Film Review: Anthropocene: The Human Epoch
The title of this documentary refers to the widely held belief among scientists that the Earth has exited the Holocene Epoch and entered the Anthropocene—a geological age in which humanity is the primary force acting on the planet’s environment. But this is not a scientific film. Rather, it’s a poetic one, going around the globe to show us striking, often disturbingly gorgeous images of humanity’s dramatic transformation of the world around it.
Each moment is its own visual vignette, in which destruction, industry, and humanity all coincide. We see giant hunks of marble being mined and cut in the ancient Carrara quarries of Tuscany, Italy; a megachurch built to seat a million people in Lagos, Nigeria; and otherworldly, green-hued lithium lakes in Chile. We witness a historic cathedral being demolished and vast tracts of farmland being seized and emptied for a massive coal mine in Germany.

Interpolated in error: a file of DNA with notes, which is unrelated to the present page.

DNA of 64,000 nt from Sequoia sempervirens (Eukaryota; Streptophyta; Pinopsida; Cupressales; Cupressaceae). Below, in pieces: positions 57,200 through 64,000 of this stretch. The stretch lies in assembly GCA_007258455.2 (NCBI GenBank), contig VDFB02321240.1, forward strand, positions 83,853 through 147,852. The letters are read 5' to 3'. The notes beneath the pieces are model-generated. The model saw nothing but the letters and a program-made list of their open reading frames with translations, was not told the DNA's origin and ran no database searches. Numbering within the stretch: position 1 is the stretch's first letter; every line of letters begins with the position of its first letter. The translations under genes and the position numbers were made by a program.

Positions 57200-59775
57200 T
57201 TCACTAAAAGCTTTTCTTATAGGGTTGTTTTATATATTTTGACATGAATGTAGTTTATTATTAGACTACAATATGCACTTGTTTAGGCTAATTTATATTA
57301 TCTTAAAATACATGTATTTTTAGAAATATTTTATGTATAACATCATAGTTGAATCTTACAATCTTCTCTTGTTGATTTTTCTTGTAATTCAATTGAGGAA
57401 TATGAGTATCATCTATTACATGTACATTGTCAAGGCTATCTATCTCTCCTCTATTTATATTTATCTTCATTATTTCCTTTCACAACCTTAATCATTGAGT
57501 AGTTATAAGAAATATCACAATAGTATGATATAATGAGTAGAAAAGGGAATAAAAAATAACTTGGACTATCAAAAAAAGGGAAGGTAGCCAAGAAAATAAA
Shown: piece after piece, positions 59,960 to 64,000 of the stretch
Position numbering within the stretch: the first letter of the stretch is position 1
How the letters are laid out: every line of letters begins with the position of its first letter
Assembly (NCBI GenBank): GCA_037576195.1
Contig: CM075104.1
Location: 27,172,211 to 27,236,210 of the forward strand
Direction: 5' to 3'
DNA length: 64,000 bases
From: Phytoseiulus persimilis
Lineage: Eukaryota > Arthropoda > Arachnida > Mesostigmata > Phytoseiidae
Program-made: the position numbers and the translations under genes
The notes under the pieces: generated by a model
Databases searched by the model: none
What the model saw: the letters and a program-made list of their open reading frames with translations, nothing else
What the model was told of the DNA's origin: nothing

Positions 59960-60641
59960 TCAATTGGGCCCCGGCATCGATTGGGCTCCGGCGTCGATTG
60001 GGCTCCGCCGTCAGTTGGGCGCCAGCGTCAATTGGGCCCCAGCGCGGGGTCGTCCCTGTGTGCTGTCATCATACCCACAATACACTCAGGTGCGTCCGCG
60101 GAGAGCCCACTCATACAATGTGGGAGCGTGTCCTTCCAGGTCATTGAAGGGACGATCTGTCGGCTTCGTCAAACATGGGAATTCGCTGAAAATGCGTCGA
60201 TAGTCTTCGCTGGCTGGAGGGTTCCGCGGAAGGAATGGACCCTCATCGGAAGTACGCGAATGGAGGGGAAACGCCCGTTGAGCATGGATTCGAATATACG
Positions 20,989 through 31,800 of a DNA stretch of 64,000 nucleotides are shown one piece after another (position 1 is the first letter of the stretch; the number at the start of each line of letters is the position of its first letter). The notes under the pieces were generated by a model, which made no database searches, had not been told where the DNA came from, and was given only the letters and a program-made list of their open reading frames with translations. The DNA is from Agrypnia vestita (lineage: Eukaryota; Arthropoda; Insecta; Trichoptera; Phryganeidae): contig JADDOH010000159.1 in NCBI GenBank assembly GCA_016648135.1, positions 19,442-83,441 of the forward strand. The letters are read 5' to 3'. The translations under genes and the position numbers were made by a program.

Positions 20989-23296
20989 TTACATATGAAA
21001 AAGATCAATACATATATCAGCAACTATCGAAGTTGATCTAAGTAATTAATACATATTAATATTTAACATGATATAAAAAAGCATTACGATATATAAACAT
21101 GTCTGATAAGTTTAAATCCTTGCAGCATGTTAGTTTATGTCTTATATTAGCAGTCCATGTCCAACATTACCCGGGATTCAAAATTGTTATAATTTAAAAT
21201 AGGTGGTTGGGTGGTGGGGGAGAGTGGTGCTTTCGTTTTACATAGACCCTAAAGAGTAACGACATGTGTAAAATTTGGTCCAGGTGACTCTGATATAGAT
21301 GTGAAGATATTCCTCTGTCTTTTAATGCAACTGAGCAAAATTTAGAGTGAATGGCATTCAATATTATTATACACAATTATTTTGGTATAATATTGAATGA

Directors Jennifer Baichwal, Edward Burtynsky, and Nicholas de Pencier understand that the processes they’re depicting are profoundly ruinous. But they’re not interested in delivering a typical enviro-doc scolding humans for their destruction of the Earth. Instead, in order to make us understand that this is something our planet has never experienced before, they show us images we’ve never seen before. This is a powerful movie whose overwhelming, unreal beauty makes you feel downright nauseated.